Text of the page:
…A Guide For The Aspiring Bead Artist
by Warren S. Feld

Excerpts From This Ever-Evolving Tale.....

I don’t mean to drag a poor Elephant by its tail, kicking and screaming, into our bead world against its wishes. Nor do I perceive the elephant to be a threat, like you might see an Elephant in the boudoir, or the fine china store. And I don’t want you to shut your eyes and pretend not to notice that this Elephant is here, standing shoulder to shoulder with every beader and jewelry maker around.

The Elephant is not a joke. And the fact that it is “Rogue” makes it more important than ever to figure out why it’s here, among size #10 English beading needles, and Czech size 11/0 seed beads, and Austrian crystal beads. It seems so worldly, yet other-worldly, our Elephant. It’s not our muse. It’s not our Cassandra. It has no secret plan or strategy. It does not depend on its size to make its point. It does not hesitate to stomp and chomp and clomp because the beads before it are raku or glass or gemstone or crystal or metal or plastic. But a Rogue Elephant in the middle of our craft room forces upon us a completely different logic, so that we can make sense of it all.|



Your Unused Bead Stash

You usually have to buy more beads than you will use for any particular project. It’s infrequent that you can buy one bead at a time. So you have lots of little bits of little things left over.

Having a little of a lot of different beads might be disconcerting to some. However, this stash of beads should be seen and treated as treasure. It should open up new possibilities for you as you think through new projects and designs.

Your stash can be used in fringes or as embellishment. You can use it to finish off the edges in your pieces. You can use these as spacer beads in bead stringing projects.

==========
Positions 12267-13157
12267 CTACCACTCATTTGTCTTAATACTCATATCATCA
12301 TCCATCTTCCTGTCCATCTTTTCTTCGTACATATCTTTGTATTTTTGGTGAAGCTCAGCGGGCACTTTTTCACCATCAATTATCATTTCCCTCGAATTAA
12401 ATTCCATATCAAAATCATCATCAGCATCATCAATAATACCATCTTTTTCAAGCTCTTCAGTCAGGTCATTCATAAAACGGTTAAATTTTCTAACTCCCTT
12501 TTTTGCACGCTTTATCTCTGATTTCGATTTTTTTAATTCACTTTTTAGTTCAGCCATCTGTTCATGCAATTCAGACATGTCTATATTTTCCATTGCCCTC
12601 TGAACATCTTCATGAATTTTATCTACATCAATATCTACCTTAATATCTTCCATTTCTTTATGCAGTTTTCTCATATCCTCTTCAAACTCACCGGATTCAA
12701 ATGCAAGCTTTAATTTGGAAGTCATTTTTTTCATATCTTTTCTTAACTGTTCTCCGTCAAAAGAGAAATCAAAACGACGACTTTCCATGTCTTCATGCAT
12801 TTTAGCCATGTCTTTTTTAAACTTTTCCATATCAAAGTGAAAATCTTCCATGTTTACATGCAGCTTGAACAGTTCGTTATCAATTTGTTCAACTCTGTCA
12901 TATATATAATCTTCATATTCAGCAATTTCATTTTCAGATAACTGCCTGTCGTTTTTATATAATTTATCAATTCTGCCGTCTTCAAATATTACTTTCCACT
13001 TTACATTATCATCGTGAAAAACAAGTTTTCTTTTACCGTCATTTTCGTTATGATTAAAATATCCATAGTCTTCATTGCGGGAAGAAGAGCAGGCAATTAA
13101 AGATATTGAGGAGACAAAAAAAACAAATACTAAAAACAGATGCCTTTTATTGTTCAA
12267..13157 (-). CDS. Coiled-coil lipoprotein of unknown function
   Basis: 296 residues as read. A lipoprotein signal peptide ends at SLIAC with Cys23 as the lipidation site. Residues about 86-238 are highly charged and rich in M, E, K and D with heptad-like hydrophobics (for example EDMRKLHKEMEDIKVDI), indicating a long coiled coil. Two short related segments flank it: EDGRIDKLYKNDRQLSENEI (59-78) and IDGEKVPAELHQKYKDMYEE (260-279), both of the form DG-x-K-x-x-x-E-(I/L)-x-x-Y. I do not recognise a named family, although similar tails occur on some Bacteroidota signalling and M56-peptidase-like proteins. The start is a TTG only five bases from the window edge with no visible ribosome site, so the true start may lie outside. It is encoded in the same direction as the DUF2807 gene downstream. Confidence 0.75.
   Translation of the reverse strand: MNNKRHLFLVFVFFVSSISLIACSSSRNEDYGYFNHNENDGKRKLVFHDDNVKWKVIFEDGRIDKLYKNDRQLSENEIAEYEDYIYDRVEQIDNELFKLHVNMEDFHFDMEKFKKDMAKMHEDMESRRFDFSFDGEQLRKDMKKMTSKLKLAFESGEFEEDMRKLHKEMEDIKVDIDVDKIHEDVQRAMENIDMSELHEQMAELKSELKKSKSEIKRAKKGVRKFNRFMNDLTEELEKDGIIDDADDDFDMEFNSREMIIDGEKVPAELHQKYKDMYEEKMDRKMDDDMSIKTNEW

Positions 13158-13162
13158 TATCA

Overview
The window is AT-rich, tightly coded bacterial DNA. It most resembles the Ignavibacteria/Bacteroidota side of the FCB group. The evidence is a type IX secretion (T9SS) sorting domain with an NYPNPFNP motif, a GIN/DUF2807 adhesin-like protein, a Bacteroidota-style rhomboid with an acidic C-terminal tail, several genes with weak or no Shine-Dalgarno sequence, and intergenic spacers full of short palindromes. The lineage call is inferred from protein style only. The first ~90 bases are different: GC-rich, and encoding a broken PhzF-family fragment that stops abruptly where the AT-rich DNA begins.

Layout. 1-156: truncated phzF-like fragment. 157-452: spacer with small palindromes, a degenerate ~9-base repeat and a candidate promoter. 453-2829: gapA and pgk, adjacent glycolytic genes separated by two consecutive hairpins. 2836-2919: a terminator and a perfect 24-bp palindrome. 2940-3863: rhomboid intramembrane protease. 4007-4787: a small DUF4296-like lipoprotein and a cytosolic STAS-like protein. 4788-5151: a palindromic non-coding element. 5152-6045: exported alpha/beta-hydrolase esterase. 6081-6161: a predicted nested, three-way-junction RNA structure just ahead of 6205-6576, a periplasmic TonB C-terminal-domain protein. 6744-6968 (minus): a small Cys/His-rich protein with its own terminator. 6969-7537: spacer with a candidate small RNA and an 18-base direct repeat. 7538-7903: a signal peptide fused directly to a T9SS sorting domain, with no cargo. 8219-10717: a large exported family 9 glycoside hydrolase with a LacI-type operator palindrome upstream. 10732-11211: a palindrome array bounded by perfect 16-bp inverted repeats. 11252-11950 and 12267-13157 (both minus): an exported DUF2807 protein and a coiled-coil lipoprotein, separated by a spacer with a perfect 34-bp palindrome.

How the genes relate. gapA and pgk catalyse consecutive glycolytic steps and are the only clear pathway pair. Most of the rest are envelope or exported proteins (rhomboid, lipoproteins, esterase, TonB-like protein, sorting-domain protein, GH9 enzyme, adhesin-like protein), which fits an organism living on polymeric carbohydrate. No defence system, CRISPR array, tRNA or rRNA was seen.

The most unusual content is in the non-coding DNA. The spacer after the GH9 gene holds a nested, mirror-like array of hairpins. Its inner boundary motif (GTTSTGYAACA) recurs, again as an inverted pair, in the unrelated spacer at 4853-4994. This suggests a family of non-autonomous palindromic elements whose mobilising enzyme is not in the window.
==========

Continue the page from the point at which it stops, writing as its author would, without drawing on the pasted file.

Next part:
You can organize bead swaps with your friends, and trade off part of your stash for that of another’s.

Kathleen was so determined to create a project for using up her bead stash, that she even developed a mathematical formula to assist her. Since she was somewhat math-phobic, this was an accomplishment in and of itself. In her stash, she had lots and lots and lots of colors of 11/0 seed beads. But not enough of any one color to make a project with them. She thought and thought and thought what to do.

The result: Monet’s Garden Bracelet. She created a square-stitched base with 8/0 seed beads, about ¾” wide and 6 ½” long. Off every other bead in each row, she created a fringe about ½” high with 11/0 seed beads. At the top of each fringe-strand she beaded a small flower, again with 11/0 seed beads. Her mathematical formula determined the pattern in the colors of the flowers, which sat atop each fringe. This pattern was designed to optimize the blending of the colors along the length of the bracelet.



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